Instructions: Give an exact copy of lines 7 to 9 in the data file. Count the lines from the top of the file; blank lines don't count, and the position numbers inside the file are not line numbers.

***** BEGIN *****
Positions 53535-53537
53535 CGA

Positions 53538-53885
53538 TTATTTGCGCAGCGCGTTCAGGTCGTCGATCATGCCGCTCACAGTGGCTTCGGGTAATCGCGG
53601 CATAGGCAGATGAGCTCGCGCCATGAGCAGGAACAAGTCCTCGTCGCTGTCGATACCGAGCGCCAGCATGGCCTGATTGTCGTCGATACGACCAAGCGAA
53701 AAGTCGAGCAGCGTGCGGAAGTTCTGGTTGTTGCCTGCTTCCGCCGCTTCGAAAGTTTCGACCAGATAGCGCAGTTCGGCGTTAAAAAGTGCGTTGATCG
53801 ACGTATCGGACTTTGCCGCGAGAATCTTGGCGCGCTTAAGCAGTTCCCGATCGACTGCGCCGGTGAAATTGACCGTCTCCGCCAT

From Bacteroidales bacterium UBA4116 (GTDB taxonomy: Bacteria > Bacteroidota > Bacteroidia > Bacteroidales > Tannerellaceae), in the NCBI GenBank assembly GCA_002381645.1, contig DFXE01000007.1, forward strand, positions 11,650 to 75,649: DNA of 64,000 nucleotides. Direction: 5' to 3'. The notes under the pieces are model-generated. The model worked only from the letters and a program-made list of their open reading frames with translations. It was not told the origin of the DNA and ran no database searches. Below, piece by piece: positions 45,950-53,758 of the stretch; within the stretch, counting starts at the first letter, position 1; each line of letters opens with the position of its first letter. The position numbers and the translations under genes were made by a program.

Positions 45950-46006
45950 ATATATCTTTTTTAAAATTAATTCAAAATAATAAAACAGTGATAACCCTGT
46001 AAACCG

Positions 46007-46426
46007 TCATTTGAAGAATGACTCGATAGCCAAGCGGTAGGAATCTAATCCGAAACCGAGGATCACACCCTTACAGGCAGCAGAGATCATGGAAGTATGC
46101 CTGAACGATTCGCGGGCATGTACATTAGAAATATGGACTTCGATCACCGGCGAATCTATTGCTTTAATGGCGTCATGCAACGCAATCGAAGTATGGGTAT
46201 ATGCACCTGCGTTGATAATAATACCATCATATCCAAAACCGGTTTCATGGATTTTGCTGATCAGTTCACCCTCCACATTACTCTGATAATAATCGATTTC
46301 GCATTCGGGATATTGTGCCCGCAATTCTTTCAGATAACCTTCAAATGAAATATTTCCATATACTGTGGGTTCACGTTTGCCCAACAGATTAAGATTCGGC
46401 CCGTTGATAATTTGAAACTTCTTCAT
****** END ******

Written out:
53801 ACGTATCGGACTTTGCCGCGAGAATCTTGGCGCGCTTAAGCAGTTCCCGATCGACTGCGCCGGTGAAATTGACCGTCTCCGCCAT

From Bacteroidales bacterium UBA4116 (GTDB taxonomy: Bacteria > Bacteroidota > Bacteroidia > Bacteroidales > Tannerellaceae), in the NCBI GenBank assembly GCA_002381645.1, contig DFXE01000007.1, forward strand, positions 11,650 to 75,649: DNA of 64,000 nucleotides. Direction: 5' to 3'. The notes under the pieces are model-generated. The model worked only from the letters and a program-made list of their open reading frames with translations. It was not told the origin of the DNA and ran no database searches. Below, piece by piece: positions 45,950-53,758 of the stretch; within the stretch, counting starts at the first letter, position 1; each line of letters opens with the position of its first letter. The position numbers and the translations under genes were made by a program.

Positions 45950-46006